Thanks for reading. Do you agree with everything on this list?

Did we leave anything off?

Leave us a comment or question.

Friday, March 11, 2016

What is the relationship between good branding and price?

By Sharon Lee

Good branding enables you to charge more for your product. The fundamental rule of pricing tells us that the price charged for a product must match the value consumers perceive they are getting from that product. Great branding enables businesses to sell their products at premium prices. Why? Because buyers will pay the high price tag because they perceive the product to be worth it.

If all brands were new and they all launched new products on the same day, all of those products would have the same value perception in buyers’ minds—there hasn’t been time to build brand value perceptions.
Of course, each brand has its own unique tangible differentiators, but the intangible ones that lead consumers to become emotionally connected to brands take time to communicate and demonstrate consistently and persistently.

With that said, it’s easy for brands to price products according to tangible differentiators. For example, a high-definition television will have a higher price tag than a television without HD capabilities.

These types of tangible differentiators can cause price differences across different brands in the same category as well as across different products under the same brand umbrella if that brand has launched extensions within the same category. For example, an iPad with WiFi and 4G connectivity costs more than an iPad with just WiFi connectivity.

Think of pricing strategy as it pertains to brand value in terms of buyer “reference prices”—each consumer views a brand and its associated price tag in comparison to other brands and products available to them. Those other brands and products create a frame of reference for the buyer, and the buyer tries to fit each brand into a comfortable position in her mind, based on that frame of reference.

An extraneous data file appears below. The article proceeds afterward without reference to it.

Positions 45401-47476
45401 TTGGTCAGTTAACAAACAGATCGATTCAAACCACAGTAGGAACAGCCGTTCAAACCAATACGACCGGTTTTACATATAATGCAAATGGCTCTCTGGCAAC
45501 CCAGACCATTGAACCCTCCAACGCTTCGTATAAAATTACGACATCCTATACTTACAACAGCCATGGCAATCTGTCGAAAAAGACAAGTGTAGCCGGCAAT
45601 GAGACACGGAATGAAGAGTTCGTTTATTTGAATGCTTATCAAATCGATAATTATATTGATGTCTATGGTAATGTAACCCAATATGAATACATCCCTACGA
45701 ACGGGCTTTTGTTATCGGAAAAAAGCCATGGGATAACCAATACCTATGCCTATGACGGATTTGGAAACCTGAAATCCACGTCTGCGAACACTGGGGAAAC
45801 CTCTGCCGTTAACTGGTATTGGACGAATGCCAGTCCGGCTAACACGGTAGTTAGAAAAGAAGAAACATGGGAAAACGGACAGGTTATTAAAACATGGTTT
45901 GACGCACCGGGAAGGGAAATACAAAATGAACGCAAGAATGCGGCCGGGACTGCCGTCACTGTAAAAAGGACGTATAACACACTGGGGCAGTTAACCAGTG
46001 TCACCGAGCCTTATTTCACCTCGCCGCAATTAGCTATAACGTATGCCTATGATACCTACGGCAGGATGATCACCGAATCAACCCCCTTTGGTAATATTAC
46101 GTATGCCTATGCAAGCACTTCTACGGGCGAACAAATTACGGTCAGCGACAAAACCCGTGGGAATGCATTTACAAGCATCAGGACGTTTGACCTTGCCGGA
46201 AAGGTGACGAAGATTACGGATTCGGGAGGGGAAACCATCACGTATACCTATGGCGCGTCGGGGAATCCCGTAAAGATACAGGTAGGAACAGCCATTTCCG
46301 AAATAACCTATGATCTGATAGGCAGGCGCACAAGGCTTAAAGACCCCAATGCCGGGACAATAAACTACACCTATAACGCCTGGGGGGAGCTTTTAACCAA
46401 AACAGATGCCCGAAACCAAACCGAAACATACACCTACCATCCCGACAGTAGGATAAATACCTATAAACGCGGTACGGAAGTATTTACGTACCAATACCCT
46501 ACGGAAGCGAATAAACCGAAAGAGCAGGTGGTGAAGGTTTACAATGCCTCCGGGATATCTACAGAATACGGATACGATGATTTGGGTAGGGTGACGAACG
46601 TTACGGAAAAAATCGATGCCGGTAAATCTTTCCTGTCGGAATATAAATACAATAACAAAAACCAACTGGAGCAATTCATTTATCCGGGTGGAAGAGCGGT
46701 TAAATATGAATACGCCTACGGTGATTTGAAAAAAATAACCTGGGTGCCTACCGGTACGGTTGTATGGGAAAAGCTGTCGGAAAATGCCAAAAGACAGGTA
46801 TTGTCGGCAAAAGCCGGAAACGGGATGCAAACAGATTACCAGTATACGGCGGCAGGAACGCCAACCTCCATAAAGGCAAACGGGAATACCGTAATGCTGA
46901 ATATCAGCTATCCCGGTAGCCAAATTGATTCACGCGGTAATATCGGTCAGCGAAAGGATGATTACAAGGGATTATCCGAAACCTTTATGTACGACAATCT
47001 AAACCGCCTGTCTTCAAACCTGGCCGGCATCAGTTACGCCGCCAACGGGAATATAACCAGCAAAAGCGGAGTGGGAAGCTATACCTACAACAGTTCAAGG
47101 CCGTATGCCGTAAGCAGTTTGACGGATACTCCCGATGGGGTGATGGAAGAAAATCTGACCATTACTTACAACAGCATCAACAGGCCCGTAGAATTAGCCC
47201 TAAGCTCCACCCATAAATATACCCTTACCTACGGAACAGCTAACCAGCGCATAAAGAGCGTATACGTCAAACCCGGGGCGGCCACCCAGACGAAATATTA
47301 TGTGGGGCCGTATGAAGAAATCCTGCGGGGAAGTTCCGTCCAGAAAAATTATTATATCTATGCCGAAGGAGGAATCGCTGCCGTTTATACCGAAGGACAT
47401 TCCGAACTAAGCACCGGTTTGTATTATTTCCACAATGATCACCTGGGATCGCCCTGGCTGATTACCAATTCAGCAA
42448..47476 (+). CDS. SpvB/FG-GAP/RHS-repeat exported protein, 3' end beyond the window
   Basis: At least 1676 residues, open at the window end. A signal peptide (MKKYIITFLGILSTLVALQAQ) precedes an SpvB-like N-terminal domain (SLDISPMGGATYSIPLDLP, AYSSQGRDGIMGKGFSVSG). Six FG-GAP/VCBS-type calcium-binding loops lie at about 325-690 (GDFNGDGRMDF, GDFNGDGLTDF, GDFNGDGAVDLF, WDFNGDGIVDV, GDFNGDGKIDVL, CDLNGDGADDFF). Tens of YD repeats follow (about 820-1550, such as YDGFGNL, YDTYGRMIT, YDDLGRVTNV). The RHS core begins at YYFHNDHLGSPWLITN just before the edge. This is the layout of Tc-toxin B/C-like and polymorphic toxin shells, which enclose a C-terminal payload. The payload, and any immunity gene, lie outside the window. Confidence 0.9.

Brands and products with pricing that doesn’t fit well into that frame of reference are typically not even considered when it comes time for the consumer to make a purchase because they don’t make sense.

When creating a frame of reference for brands in a specific category, buyers consider a variety of factors to fit each brand into a position such as competitor prices, past experiences with brands in the category, past pricing experiences in the category, tangible differentiators (ie, features), and perception—it’s the perceptions part of reference prices that gives brands the opportunities to set prices based on intangible differentiators. In other words, buyer perceptions enable brands to compete on more than price alone.

Let’s face it. If price were the only factor that mattered in purchase decisions, everything we buy would be a lot cheaper and everyone would buy the same brands and products.

Price is just one part of brand value and purchase decisions. The challenge for marketers is finding the right price point to achieve maximum sales without damaging buyers’ perceptions of the brand’s overall value. Any brand can compete on price. Successful brands don’t rely on pricing alone, but that doesn’t mean pricing strategy isn’t important. On the contrary, striking the right balance between profits, brand value, and consumer perceptions of the brand is an ongoing process.

Thanks for reading.